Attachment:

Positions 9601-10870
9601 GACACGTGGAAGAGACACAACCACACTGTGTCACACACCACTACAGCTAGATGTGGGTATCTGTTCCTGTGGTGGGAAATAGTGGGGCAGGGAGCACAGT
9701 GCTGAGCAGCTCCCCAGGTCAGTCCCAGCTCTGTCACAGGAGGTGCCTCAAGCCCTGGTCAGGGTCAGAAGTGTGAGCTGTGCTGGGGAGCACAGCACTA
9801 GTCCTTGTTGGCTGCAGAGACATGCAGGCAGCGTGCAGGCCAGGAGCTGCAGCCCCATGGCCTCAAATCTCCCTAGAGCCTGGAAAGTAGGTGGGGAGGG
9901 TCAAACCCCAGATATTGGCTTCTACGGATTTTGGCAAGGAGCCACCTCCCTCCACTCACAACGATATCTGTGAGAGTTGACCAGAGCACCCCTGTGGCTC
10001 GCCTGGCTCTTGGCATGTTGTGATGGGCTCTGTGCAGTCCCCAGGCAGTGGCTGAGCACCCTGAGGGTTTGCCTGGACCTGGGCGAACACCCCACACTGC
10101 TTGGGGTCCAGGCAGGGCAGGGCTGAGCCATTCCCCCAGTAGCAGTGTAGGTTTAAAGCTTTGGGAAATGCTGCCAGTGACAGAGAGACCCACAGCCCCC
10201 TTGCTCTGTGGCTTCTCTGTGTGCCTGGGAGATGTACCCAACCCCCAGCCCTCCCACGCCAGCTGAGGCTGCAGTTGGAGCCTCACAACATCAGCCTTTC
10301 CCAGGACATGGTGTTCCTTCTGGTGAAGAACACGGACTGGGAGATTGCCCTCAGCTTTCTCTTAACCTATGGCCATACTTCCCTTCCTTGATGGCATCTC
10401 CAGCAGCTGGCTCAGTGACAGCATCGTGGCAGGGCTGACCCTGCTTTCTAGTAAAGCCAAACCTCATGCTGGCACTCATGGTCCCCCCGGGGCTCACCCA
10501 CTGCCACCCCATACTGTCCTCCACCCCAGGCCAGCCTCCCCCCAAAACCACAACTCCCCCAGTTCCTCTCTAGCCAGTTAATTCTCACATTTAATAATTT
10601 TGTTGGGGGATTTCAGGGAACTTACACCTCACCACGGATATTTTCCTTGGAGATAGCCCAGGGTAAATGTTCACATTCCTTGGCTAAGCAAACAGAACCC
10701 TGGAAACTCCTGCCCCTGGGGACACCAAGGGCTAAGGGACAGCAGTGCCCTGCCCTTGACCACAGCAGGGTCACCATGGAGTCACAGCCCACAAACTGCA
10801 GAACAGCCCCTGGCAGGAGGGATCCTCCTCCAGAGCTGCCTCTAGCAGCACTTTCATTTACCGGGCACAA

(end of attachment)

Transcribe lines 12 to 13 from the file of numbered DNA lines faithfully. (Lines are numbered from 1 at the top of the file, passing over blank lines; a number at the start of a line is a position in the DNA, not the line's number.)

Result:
10601 TGTTGGGGGATTTCAGGGAACTTACACCTCACCACGGATATTTTCCTTGGAGATAGCCCAGGGTAAATGTTCACATTCCTTGGCTAAGCAAACAGAACCC
10701 TGGAAACTCCTGCCCCTGGGGACACCAAGGGCTAAGGGACAGCAGTGCCCTGCCCTTGACCACAGCAGGGTCACCATGGAGTCACAGCCCACAAACTGCA